Amazon’s Echo Buds were successful in offering an AirPods alternative to people who prefer Alexa to Siri. Hands-free access to the assistant worked well, the earbuds were affordable at $130 and the company offered a decent amount of customization. However, the first-gen model didn’t sound great, battery life was short and Bose-powered Active Noise Reduction (ANR) wasn’t as powerful as true active noise cancellation (ANC). Today, Amazon is introducing a redesigned second-gen version of the Echo Buds that are cheaper, smaller and address all the key flaws from the initial release.
Gallery: Amazon Echo Buds (2021) | 12 Photos
Gallery: Amazon Echo Buds (2021) | 12 Photos
The main feature of the all-new Echo Buds is still hands-free access to Alexa. Just like the first version, you can ask the assistant to play music and podcasts, make calls, find a missing earbud and more all without having to pick up your phone. In terms of podcasts, Amazon is refining things by allowing you to ask Alexa to play podcasts you follow, not just to recommend a show. The company is also added a time-based command last year that will allow you to prompt the assistant to play music for a set period. For example, if you want to take a short break you would say “Alexa, play (insert type of music here) for 15 minutes.” When the audio stops, you know it’s time to get back to whatever you were doing.
With the Echo Buds, Alexa can also help with non-audio tasks. Amazon’s assistant can set reminders, check your calendar, find the nearest burger spot or add items to your shopping list. The company says it will also add its VIP Filter feature to the earbuds later this year. The tool debuted on Echo Frames and it allows you to let selected notifications through while silencing the rest. When you receive an alert, a double tap on either earbud will play it while a single tap will dismiss. VIP Filter works with calendars and group messages as well, so you aren’t limited to just calls and texts. Lastly, Alexa can also lend a hand during your commute with public transit info. The feature is already available in several major US cities, broadcasting directions and status updates directly to the Echo Buds. Amazon says it plans to expand the transit tool to more cities in the US “in the coming months.”
The new Echo Buds aren’t all about Alexa though. The earbuds have been redesigned to be 20 percent smaller. Amazon also reduced the overall weight and increased comfort by shortening the nozzle that goes into your ear and adding vents to reduce pressure. Like the previous model, the company offers an Ear Tip Fit Test to ensure the tips you select provide a proper seal. Amazon also redesigned the case to open on the top edge rather than laying flat, and if you’re willing to pay extra, you can splurge for wireless charging.
Inside, Amazon has made several key changes that should lead to improved audio performance. First, each earbud is equipped with a 5.6mm “high-performance driver” that the company says produces “crisp, balanced sound with extended dynamic range.” Amazon specifically notes that these components are tuned for “increased fidelity in bass and treble” and reduced distortion. Overall sound quality was an issue with the first Echo Buds, so any improvement there would be a welcome change.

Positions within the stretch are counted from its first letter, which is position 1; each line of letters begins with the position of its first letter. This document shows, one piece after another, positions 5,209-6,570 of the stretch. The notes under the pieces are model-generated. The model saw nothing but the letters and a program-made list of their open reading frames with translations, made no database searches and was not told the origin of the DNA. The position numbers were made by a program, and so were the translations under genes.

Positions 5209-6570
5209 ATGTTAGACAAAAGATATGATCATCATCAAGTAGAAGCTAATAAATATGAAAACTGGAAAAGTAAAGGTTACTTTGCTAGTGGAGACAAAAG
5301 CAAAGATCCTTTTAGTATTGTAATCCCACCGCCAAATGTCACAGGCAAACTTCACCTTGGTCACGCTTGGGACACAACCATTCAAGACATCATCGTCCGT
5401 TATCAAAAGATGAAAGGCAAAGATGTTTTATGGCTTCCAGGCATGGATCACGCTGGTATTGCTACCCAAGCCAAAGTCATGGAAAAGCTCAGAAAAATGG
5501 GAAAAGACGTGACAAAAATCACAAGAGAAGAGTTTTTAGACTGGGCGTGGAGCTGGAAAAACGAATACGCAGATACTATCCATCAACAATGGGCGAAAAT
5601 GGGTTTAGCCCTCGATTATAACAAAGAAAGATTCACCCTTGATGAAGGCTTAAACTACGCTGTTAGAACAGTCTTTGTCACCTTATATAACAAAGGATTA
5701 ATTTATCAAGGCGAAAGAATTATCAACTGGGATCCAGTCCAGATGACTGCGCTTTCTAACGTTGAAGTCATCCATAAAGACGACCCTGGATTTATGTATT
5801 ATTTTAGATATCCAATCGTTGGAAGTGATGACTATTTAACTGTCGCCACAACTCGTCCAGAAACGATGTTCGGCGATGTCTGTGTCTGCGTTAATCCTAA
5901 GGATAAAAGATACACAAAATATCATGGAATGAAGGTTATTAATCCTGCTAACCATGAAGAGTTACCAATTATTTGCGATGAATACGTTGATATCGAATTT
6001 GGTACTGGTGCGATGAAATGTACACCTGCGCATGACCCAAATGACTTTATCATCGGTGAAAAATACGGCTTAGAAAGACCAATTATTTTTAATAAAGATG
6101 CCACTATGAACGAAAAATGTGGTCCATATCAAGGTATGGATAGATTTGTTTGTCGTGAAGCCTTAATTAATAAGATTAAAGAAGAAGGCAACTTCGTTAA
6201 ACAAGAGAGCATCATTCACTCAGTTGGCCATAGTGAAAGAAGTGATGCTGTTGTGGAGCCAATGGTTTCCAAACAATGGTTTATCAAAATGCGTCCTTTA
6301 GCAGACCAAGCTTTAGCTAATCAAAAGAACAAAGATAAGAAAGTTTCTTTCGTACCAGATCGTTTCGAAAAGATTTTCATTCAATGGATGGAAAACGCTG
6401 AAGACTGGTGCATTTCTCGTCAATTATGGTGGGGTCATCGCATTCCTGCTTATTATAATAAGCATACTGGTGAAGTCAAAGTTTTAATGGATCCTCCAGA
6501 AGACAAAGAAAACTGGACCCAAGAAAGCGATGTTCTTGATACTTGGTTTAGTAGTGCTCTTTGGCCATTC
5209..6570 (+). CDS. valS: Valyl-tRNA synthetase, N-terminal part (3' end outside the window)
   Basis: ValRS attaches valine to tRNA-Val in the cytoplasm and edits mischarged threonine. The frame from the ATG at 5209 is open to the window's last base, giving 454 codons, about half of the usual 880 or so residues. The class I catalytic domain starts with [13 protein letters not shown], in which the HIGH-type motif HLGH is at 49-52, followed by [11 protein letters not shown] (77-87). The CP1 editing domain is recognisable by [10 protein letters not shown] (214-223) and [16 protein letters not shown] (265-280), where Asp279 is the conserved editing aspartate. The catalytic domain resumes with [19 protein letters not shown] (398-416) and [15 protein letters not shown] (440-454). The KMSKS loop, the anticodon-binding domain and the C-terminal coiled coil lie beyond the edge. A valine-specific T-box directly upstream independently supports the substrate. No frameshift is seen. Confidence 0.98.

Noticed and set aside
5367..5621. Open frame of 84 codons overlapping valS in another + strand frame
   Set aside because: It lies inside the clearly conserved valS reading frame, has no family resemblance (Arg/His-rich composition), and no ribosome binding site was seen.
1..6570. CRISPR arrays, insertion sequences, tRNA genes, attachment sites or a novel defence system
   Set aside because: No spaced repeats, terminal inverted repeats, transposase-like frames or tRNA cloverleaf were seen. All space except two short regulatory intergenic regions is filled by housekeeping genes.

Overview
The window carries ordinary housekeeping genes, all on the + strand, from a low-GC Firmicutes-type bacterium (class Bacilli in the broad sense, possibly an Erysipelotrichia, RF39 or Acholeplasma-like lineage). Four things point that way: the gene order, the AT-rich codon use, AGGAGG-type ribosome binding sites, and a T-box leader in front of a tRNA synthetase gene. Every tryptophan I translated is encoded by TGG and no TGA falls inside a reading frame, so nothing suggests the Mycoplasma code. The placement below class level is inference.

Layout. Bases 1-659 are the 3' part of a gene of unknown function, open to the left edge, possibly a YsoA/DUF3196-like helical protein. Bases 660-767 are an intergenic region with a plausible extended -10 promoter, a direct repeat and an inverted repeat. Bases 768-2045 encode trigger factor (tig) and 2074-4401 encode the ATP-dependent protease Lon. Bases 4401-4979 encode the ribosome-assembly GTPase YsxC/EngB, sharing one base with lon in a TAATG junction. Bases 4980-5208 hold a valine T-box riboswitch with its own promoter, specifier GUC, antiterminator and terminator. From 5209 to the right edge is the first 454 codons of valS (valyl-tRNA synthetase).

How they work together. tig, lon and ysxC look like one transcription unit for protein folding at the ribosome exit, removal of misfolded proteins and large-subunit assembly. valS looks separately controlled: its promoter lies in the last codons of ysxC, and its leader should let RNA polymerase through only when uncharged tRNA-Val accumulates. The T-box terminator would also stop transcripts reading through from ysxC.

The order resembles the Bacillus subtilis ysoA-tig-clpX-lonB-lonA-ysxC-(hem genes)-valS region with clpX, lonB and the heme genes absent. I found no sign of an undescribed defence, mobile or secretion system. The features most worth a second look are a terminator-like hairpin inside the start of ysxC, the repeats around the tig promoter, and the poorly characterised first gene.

Amazon has also switched to active noise cancellation instead of the Active Noise Reduction on the original Echo Buds. The company says it developed it’s own ANC technology that can cancel out twice as much noise as the first-gen earbuds. More specifically, Amazon explains that the new Echo Buds are better at filtering out low-frequency noise like the hum of an airplane. As was the case on the initial product, Passthrough Mode offers the ability to pipe in ambient sound when you need it and the level of outside noise is adjustable inside the Alexa app. Both ANC and Passthrough can be activated hands-free.
One area Amazon did not improve is battery life. The new Echo Buds still only have up to five hours of listening time with hands-free Alexa and noise cancellation active. If you turn those off, the company says you can eke out another hour and a half. The case offers two additional charges for 10 more hours of use on top of what the buds themselves can hold (up to 15 hours total with Alexa and ANC). If you’re in a pinch, 15 minutes will give you up to two hours of playback and Amazon added LEDs inside of the case to give you a battery level estimate for each earbud. You can also ask Alexa to check your percentage at any time with a spoken command.
The new Echo Buds are available for pre-order today in black or white color options with shipping set to begin for US customers in May. Amazon is selling two versions: one with USB-C wired charging for $119.99 and one with a wireless charging case for $139.99. For a limited time, you can save $20 on each, which puts them at $99.99 and $119.99 respectively. A purchase of the second-gen Echo Buds will also come with six months of Amazon Music Unlimited and Audible Plus free of charge if you haven’t already cashed in on a free trial.